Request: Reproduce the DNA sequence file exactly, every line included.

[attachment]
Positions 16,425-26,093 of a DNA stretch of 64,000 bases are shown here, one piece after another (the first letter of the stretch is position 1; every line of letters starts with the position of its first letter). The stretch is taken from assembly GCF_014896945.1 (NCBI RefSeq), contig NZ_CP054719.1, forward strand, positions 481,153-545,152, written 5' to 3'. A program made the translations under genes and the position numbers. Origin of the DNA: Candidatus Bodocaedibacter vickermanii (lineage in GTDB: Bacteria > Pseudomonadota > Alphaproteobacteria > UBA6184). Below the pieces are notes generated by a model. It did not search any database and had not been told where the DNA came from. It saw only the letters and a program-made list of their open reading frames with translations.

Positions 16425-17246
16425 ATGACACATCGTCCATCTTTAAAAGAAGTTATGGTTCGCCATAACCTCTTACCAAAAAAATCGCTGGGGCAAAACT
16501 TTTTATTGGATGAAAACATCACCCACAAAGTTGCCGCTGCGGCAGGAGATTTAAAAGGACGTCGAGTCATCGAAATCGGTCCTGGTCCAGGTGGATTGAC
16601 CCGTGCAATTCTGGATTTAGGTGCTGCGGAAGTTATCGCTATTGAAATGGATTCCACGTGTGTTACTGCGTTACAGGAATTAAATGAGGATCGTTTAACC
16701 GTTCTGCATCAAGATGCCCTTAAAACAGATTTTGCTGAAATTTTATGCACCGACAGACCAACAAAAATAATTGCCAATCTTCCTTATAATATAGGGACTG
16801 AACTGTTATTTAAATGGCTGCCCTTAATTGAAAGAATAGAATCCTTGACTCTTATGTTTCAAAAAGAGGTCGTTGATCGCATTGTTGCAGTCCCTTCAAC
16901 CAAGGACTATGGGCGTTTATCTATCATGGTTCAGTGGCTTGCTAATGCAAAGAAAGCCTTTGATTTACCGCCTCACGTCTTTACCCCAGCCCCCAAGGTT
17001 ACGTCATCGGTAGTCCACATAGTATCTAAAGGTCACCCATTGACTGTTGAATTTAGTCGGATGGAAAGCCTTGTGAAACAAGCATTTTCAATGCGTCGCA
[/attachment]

Positions 16,425-26,093 of a DNA stretch of 64,000 bases are shown here, one piece after another (the first letter of the stretch is position 1; every line of letters starts with the position of its first letter). The stretch is taken from assembly GCF_014896945.1 (NCBI RefSeq), contig NZ_CP054719.1, forward strand, positions 481,153-545,152, written 5' to 3'. A program made the translations under genes and the position numbers. Origin of the DNA: Candidatus Bodocaedibacter vickermanii (lineage in GTDB: Bacteria > Pseudomonadota > Alphaproteobacteria > UBA6184). Below the pieces are notes generated by a model. It did not search any database and had not been told where the DNA came from. It saw only the letters and a program-made list of their open reading frames with translations.

Positions 16425-17246
16425 ATGACACATCGTCCATCTTTAAAAGAAGTTATGGTTCGCCATAACCTCTTACCAAAAAAATCGCTGGGGCAAAACT
16501 TTTTATTGGATGAAAACATCACCCACAAAGTTGCCGCTGCGGCAGGAGATTTAAAAGGACGTCGAGTCATCGAAATCGGTCCTGGTCCAGGTGGATTGAC
16601 CCGTGCAATTCTGGATTTAGGTGCTGCGGAAGTTATCGCTATTGAAATGGATTCCACGTGTGTTACTGCGTTACAGGAATTAAATGAGGATCGTTTAACC
16701 GTTCTGCATCAAGATGCCCTTAAAACAGATTTTGCTGAAATTTTATGCACCGACAGACCAACAAAAATAATTGCCAATCTTCCTTATAATATAGGGACTG
16801 AACTGTTATTTAAATGGCTGCCCTTAATTGAAAGAATAGAATCCTTGACTCTTATGTTTCAAAAAGAGGTCGTTGATCGCATTGTTGCAGTCCCTTCAAC
16901 CAAGGACTATGGGCGTTTATCTATCATGGTTCAGTGGCTTGCTAATGCAAAGAAAGCCTTTGATTTACCGCCTCACGTCTTTACCCCAGCCCCCAAGGTT
17001 ACGTCATCGGTAGTCCACATAGTATCTAAAGGTCACCCATTGACTGTTGAATTTAGTCGGATGGAAAGCCTTGTGAAACAAGCATTTTCAATGCGTCGCA